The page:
Poor Kids, Poor Health?

One of the more important debates in health economics at present is over the so-called “income gradient” in children’s health, and whether it’s flatter in the UK than in the US. I don’t have a dog in this fight, but the question of whether universal healthcare helps reduce rich-poor gaps in health outcomes is certainly a critical one. Here are the two papers, both of which have recently appeared in the Journal of Health Economics.

Is the Child Health / Family Income Gradient Universal? Evidence from England
Alison Currie, Stephen Wheatley Price & Michael Shields
In an influential study Case et al. (2002) documented a positive relationship between family income and child health in the US, with the slope of the gradient being larger for older than younger children. In this paper we explore the child health income gradient in England, which has a comprehensive publicly-funded National Health Service (NHS) founded on the twin principles of health care being free at the point of delivery and equality of access for the whole population. Our analysis is based on a sample of over 13,000 children (and their parents) drawn from the Health Survey for England. In accordance with Case et al. (2002), we find consistent and robust evidence of a significant family income gradient in child health using the subjective general health status measure. However, in England the size of the gradient is considerably smaller than that found for the US and we find no evidence that its slope increases with child age. We also provide new evidence that nutrition and family lifestyle choices have an important role in determining child health and that child health outcomes are highly correlated within the family. In addition, we find no evidence of an income gradient for objective indicators of child health, derived from nurse measurements and blood test results. Together our evidence is consistent with the hypothesis that the NHS has a protective effect on the health of children in England.

The Income Gradient in Children’s Health: A Comment on Currie, Shields and Wheatley Price
Anne Case, Diana Lee & Christina Paxson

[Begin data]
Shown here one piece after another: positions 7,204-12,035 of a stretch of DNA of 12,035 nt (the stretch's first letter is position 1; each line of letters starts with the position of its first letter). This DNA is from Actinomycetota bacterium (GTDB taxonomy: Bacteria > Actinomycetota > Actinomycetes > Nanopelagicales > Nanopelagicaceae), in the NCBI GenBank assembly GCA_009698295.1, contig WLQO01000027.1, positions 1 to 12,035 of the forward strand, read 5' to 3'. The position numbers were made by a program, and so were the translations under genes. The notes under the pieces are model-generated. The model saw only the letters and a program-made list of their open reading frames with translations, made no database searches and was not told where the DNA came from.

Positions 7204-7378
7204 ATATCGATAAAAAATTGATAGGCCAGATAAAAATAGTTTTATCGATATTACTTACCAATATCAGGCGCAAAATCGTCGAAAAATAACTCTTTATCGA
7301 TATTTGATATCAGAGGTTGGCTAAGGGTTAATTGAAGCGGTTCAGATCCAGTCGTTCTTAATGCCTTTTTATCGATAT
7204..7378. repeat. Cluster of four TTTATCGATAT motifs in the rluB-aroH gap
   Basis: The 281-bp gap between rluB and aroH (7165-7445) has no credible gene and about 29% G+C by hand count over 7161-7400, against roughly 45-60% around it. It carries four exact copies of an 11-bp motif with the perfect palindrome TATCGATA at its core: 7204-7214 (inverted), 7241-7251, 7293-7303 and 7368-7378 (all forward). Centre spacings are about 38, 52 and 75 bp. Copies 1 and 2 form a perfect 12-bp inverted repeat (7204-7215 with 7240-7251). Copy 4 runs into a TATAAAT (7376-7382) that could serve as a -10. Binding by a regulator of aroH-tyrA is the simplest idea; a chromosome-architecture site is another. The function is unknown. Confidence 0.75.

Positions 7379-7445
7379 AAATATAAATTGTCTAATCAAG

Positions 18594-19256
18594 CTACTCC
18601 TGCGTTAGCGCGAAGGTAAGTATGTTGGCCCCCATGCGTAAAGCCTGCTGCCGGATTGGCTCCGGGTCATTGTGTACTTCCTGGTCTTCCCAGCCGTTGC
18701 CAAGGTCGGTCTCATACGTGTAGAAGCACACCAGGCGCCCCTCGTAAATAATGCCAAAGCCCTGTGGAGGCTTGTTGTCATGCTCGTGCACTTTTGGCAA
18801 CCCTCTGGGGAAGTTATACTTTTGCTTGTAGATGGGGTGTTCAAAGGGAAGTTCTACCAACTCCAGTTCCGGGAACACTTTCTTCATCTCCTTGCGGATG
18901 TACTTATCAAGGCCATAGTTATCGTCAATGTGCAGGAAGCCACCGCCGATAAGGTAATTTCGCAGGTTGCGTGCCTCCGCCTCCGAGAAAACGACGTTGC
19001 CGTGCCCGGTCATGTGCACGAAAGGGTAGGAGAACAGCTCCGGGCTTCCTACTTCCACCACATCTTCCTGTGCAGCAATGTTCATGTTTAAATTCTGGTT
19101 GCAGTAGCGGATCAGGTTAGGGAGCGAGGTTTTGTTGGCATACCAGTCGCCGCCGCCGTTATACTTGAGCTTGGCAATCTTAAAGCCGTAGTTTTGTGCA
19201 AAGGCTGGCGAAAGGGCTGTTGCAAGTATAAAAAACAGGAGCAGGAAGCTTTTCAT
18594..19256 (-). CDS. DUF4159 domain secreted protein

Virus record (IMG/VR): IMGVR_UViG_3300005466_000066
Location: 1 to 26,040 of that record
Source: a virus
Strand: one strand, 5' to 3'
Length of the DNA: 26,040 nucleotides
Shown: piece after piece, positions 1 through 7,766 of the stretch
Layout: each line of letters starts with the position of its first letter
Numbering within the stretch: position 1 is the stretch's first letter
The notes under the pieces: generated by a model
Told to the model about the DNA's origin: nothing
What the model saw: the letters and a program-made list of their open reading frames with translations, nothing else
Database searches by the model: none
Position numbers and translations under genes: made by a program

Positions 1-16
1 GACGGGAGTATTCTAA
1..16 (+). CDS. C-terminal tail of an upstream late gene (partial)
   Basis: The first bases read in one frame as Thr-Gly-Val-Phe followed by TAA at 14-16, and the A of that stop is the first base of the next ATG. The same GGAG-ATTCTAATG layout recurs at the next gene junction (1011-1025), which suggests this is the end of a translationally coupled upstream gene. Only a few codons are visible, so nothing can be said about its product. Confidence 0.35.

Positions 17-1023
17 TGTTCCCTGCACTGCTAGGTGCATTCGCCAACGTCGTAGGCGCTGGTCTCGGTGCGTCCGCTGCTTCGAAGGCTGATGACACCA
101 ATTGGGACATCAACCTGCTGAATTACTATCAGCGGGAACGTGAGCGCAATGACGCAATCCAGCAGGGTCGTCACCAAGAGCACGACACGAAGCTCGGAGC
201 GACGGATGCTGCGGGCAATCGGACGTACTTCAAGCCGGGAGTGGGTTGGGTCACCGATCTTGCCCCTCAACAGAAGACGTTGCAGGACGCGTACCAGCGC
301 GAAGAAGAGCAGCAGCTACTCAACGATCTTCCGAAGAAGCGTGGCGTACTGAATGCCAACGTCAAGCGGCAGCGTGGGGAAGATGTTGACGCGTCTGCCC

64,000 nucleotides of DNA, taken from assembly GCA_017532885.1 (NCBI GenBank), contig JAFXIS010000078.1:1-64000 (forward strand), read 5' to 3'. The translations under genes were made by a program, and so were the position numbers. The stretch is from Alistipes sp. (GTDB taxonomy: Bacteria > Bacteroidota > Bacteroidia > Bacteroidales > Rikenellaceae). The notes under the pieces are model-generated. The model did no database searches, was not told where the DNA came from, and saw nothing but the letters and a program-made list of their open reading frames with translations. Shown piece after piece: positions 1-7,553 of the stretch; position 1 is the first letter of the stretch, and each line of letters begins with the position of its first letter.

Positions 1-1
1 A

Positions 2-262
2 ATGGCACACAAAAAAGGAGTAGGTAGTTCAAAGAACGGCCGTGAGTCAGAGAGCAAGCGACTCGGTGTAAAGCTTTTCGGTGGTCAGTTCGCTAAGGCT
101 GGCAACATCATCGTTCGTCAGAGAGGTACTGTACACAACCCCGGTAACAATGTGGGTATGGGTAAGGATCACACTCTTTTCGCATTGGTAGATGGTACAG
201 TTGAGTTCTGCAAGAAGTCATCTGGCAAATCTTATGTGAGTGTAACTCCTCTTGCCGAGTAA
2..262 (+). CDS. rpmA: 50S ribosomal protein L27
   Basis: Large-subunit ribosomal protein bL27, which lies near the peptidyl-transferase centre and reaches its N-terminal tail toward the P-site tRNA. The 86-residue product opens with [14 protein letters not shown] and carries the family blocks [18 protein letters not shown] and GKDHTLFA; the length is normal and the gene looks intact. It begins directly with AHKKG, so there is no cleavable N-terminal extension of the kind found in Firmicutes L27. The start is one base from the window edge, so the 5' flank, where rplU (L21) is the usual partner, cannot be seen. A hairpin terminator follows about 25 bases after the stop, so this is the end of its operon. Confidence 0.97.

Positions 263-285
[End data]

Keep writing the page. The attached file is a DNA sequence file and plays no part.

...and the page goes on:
This paper reexamines differences found between income gradients in American and English children’s health, in results originally published by Case, Lubotsky and Paxson (2002) for the US, and by Currie, Shields and Wheatley Price (2007) for England. We find that, when the English sample is expanded by adding three years of data, and is compared to American data from the same time period, the income gradient in children’s health increases with age by the same amount in the two countries. In addition, we find that Currie, Shields and Wheatley Price’s measures of chronic conditions from the Health Survey of England were incorrectly coded. Using correctly coded data, we find that the effects of chronic conditions on health status are larger in the English sample than in the American sample, and that income plays a larger role in buffering children’s health from the effects of chronic conditions in England. We find no ! evidence that the British National Health Service, with its focus on free services and equal access, prevents the association between health and income from becoming more pronounced as children grow older.

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3 Responses to Poor Kids, Poor Health?

  1. Patrick says:

    Er, the debate remains open then?

  2. Labor Outsider says:

    In my reading of the various bloggers on this issue, too much weight is being placed on differences between health outcomes in the US and health outcomes in the UK and their relationship with family income. Yes, the NHS is a universal health system, but it is by no means the only one, nor the one with the best design. I think it would be unwise for US policymakers to base their decisions on the optimality of universal healthcare on the question of whether NHS outcomes have been superior. Having lived in the UK for a couple of years and seen their health system first hand, in particular a hospital in London’s East End – I’d be amazed if the NHS is protecting poor children from the full effects of their family’s circumstances. The more interesting comparison would be with universal systems in continental europe.

  3. Patrick says:

    Well, I can be just as sure as you are in relation to the NHS that they aren’t doing any better 🙂

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